Bergen Belsen – Beyond May 1945
Nic Vanderpeet (SOFO Learning and Outreach Officer)
Arthur Tyler, second left, with other men of the 63rd Anti-Tank Regiment (Oxfordshire Yeomanry), near Bergen-Belsen concentration camp, 1945.
The survivors of Bergen Belsen would continue to live in camps after their liberation in April 1945. Camps were established to house Displaced Persons (DPs). Displaced persons were those who had been deported or sent as forced labour to Germany, in the case of Bergen Belsen the majority of the DPs were Polish or Jewish former prisoners.
The survivors of Bergen Belsen were moved from the original camp to the former German army barracks nearby. This became the Bergen Belsen Displaced Persons (DP) camp.
The camp was divided into two parts, a Polish Camp and a Jewish Camp. Both camps had thriving communities with fully functioning schools, hospitals, nurseries, cultural institutions, police and law courts. Many children were born in the camps as people looked to re-establish their lives.
However, there was the ever-present problem of where the people of the camps would settle. Many Poles did not want to return to a Poland dominated by the Soviet Union. For the Jewish people in the camps there was often nowhere to go back to with whole families and communities being destroyed and property lost due to confiscation. Anti-Semitism did not disappear with the end of the Third Reich with pogroms occurring in Poland in 1946.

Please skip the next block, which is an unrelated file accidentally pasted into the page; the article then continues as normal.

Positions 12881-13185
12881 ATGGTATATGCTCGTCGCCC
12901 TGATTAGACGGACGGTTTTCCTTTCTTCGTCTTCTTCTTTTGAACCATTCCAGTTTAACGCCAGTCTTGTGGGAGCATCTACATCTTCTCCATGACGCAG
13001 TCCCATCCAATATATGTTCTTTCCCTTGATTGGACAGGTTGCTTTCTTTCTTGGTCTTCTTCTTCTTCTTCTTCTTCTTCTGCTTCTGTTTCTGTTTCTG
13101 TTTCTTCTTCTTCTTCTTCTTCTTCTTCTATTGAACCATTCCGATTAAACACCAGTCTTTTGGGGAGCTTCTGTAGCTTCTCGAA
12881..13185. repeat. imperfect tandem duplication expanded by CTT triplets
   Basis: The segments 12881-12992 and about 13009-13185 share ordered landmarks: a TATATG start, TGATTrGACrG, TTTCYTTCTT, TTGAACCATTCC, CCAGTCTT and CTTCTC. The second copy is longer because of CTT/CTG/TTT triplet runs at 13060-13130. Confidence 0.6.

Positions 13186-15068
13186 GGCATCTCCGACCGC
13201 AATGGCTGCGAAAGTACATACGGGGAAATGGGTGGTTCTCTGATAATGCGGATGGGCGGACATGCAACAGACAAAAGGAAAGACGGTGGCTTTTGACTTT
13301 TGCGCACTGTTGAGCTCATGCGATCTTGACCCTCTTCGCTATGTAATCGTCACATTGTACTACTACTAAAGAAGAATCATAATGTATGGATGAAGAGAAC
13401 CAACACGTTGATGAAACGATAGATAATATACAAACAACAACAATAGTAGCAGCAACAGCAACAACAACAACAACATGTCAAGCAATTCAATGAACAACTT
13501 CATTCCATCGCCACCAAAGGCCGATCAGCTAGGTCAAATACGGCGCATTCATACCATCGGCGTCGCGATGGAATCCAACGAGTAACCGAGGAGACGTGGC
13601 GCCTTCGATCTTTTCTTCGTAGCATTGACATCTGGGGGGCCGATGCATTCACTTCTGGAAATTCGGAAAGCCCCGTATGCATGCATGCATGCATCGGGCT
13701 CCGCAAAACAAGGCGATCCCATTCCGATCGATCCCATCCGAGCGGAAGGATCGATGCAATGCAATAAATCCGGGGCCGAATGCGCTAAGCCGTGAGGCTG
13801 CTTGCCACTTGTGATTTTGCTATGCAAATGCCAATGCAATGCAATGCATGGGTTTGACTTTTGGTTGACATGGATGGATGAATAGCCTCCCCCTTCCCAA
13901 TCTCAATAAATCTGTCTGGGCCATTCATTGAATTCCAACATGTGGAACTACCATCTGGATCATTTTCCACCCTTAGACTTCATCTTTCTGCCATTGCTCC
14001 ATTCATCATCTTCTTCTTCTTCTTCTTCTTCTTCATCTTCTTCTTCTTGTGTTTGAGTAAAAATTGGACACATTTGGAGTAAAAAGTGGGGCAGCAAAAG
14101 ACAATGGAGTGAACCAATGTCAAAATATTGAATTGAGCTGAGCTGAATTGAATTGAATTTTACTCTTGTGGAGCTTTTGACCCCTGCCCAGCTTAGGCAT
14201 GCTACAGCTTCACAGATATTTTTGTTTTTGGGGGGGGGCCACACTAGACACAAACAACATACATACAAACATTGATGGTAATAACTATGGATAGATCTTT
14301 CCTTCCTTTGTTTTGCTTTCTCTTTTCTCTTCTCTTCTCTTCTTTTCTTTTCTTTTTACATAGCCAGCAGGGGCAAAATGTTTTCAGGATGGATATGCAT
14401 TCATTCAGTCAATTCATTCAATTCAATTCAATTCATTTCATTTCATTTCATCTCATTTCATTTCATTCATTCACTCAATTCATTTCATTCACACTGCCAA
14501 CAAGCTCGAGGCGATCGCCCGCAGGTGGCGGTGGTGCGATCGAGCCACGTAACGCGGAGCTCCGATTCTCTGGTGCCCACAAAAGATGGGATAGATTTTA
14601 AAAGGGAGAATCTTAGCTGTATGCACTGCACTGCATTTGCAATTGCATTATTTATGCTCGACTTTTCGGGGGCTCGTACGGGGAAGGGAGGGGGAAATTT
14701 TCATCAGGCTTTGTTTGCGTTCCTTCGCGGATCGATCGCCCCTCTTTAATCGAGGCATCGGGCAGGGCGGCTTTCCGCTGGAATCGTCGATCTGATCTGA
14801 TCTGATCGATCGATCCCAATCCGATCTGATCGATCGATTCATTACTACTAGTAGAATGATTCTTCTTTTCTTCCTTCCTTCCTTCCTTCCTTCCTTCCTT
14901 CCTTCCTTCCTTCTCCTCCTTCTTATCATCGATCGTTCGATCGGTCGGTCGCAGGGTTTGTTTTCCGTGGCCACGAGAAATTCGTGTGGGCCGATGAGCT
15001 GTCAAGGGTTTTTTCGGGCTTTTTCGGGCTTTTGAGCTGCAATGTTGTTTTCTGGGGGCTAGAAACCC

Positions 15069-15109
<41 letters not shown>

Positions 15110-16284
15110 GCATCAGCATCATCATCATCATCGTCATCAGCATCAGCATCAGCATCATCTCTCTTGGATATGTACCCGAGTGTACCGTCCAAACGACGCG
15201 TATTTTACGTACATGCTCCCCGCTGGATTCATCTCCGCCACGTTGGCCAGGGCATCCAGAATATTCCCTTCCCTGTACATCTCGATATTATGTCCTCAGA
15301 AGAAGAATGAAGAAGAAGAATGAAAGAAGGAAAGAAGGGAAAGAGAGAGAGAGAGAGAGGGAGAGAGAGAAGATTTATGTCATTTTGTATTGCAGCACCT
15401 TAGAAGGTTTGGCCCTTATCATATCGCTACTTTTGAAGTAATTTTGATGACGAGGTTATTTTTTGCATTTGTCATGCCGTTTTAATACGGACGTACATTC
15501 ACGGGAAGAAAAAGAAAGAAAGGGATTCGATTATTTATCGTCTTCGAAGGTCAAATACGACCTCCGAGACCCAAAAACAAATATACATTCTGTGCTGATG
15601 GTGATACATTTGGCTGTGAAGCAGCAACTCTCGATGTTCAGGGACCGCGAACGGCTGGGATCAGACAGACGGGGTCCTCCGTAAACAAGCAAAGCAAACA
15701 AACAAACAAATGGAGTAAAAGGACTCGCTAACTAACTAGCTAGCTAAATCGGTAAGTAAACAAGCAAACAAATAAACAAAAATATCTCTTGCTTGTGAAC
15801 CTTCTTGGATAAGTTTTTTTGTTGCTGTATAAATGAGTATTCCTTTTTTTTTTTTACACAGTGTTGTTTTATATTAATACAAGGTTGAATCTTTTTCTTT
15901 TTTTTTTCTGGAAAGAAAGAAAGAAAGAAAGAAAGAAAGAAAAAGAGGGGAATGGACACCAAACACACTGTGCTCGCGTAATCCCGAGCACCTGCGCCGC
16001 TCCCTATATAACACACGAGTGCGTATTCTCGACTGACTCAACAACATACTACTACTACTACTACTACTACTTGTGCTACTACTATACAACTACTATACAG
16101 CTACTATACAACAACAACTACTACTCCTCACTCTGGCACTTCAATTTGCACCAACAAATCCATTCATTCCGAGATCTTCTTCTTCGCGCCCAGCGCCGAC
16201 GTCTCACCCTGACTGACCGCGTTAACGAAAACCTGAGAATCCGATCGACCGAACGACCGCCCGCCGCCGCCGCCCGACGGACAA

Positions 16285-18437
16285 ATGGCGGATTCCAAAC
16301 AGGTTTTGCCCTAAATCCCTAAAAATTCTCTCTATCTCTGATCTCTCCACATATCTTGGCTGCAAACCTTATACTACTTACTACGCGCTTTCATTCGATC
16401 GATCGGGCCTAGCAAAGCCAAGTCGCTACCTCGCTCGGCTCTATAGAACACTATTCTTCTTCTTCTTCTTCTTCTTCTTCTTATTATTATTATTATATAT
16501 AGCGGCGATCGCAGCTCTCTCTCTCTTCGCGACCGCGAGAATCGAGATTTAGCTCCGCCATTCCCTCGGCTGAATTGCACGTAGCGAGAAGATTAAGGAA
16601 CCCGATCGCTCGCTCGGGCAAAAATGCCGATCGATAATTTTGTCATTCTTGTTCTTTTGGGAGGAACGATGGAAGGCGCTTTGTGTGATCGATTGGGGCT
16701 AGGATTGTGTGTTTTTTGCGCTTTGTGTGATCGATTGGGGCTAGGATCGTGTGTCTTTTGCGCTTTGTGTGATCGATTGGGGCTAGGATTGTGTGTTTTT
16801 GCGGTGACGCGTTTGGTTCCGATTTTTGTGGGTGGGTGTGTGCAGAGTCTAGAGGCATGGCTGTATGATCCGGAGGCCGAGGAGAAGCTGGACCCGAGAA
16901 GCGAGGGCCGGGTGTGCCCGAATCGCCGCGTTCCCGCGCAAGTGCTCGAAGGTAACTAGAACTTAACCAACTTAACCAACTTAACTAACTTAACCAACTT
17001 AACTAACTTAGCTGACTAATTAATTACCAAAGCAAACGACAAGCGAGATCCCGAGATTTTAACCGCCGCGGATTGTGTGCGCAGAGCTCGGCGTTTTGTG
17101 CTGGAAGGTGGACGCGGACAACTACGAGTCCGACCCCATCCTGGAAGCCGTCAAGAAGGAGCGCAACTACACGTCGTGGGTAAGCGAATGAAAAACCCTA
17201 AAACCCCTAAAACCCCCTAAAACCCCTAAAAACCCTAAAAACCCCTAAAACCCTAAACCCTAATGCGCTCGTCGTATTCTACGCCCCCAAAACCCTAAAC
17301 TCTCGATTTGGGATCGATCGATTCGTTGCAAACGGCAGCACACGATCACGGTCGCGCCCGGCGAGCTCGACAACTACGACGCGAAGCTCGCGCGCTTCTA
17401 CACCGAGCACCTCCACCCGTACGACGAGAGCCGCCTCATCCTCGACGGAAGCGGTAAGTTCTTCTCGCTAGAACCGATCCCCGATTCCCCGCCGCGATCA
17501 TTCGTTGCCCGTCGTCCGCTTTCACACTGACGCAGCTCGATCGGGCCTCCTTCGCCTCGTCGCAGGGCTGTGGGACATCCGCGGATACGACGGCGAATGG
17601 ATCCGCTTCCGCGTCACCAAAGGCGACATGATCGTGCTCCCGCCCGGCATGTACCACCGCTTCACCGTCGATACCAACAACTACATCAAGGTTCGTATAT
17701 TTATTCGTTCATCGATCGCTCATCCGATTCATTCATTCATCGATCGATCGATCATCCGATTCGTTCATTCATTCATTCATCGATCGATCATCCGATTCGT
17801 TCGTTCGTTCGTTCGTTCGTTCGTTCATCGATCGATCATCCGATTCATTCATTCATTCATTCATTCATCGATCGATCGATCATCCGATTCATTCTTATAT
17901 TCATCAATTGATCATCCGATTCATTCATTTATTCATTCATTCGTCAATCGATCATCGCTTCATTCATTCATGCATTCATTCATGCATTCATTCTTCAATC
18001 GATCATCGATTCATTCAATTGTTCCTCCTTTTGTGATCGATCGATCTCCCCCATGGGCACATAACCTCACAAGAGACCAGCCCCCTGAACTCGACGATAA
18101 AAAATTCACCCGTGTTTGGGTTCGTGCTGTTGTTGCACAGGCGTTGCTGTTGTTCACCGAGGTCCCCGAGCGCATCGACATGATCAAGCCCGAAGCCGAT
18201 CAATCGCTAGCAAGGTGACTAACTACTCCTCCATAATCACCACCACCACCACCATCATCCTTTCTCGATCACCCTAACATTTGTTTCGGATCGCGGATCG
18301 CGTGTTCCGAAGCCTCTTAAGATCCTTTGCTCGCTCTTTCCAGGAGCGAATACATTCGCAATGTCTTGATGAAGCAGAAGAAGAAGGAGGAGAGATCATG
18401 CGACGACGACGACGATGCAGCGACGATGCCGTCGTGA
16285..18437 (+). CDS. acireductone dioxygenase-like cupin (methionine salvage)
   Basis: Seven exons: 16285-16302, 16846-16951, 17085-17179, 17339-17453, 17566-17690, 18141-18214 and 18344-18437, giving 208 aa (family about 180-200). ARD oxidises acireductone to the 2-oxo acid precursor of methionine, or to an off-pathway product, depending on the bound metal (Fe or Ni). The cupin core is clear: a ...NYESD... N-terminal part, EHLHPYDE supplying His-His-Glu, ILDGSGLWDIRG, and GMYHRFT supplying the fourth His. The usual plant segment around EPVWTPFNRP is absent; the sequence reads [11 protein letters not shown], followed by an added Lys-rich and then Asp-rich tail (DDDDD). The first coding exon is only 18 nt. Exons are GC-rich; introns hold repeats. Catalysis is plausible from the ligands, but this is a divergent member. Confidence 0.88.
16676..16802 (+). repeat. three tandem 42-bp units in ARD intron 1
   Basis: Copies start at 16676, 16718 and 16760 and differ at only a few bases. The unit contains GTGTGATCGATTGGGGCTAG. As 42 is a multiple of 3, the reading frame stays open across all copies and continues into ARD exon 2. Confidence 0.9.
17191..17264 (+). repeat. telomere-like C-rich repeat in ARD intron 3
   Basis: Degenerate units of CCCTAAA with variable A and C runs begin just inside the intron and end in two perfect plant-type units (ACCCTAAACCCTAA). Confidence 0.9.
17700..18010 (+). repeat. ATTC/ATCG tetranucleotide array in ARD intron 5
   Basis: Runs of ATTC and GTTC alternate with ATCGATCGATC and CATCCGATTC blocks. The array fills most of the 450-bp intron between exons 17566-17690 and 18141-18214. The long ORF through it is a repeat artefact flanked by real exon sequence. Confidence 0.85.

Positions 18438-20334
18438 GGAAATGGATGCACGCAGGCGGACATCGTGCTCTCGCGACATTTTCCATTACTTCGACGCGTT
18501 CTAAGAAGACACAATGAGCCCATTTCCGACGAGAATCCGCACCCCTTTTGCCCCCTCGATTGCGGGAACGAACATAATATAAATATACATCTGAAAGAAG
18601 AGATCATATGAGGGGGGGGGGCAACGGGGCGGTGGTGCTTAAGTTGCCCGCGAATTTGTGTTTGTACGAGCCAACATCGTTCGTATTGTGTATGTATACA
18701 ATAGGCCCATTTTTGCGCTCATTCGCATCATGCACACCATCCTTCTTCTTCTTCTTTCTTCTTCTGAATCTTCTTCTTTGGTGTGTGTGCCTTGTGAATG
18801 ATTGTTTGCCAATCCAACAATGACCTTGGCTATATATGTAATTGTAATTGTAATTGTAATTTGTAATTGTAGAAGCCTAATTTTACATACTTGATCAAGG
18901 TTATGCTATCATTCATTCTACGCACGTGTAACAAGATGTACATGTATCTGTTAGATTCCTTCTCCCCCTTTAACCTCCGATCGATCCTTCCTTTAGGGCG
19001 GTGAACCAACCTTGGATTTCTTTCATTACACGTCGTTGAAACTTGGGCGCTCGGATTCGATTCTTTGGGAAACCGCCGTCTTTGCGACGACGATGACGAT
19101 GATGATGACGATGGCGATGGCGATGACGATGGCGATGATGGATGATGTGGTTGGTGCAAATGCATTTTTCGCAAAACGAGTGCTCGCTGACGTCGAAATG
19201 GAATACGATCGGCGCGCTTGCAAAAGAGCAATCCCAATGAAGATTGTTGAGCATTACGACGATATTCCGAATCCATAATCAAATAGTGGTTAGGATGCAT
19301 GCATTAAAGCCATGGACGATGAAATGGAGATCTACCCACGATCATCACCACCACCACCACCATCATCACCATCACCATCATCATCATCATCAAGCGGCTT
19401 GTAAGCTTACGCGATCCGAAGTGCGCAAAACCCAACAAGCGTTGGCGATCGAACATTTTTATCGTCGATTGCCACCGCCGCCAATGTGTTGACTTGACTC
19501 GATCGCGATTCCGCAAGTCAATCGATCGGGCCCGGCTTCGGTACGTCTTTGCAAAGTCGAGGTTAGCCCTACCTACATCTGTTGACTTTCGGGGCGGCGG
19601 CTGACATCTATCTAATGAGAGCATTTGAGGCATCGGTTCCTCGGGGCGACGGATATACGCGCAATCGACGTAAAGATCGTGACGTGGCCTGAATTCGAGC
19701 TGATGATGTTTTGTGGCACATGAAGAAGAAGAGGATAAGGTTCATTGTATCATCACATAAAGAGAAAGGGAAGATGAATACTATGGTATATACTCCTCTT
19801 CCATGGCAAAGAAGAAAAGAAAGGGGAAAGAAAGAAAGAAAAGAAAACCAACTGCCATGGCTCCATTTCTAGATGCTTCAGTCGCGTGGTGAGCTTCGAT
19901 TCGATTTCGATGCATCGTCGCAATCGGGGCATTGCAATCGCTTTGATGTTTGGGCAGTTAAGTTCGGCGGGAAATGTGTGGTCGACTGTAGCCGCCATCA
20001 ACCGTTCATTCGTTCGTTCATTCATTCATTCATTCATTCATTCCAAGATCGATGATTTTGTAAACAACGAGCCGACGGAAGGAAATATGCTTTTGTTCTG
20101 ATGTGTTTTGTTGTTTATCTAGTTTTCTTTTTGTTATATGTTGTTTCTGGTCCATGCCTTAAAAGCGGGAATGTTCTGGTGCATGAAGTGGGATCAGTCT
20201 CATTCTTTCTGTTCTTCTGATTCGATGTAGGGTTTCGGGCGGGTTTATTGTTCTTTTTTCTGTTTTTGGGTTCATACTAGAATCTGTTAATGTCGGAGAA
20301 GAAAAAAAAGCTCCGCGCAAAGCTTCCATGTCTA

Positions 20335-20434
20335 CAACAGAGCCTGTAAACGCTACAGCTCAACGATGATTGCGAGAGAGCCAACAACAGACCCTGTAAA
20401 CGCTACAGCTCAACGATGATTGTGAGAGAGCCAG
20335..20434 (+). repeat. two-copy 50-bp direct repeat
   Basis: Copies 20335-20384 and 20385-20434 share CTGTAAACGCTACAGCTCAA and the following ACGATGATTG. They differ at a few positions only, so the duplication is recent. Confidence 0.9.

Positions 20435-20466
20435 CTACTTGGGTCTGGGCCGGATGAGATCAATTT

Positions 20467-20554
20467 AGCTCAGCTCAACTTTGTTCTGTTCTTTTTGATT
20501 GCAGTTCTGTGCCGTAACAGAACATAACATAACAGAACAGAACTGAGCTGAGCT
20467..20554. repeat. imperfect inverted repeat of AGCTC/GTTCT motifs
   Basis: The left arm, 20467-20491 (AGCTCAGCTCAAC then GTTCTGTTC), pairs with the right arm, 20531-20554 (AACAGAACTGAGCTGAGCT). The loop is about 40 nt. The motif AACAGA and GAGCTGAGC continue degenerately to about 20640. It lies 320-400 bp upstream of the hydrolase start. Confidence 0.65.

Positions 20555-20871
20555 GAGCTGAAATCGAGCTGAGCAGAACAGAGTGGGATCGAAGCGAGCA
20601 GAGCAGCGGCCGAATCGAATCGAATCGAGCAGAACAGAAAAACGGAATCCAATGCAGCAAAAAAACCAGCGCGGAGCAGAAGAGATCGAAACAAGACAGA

The Polish Camp was disbanded in September 1946 with the majority returning to Poland. The Jewish Camp remained open until 1950, numbers of DPs decreasing after several years of increased migration to the USA, Canada and the United Kingdom and from 1948 to the new state of Israel.
There were almost 30000 people in the Bergen Belsen DP Camp, part of the millions who had been displaced as a result of the war. Alongside the relief work there was also the task of tracing people, reuniting families and discovering the fate of those dislocated by the conflict in Europe.
This enormous task was undertaken by organisations such as the International Tracing Service (ITS) which was born out of an initiative undertaken by the British Red Cross under the auspices of the Allied High Command. The ITS still exists as the Arolsen Archives and holds records of 17.5 million people persecuted by the Nazi regime.
On a smaller scale were the efforts made by one member of the 249TH Battery, 63rd Anti-Tank Regiment (QOOY), Arthur Tyler. Arthur Tyler took it upon himself while helping with the liberation of Bergen Belsen in April 1945 to record names and addresses of survivor’s relatives in places such as the UK and the USA. This selfless act did have some positive results, small successes in terms of numbers but massive in terms of the families concerned.
“I met very many British soldiers and I asked everybody to write about me to my family, but nobody did it – only you.”
Letter to Arthur Tyler from Naomi Kaplan in America 23rd May 1946.
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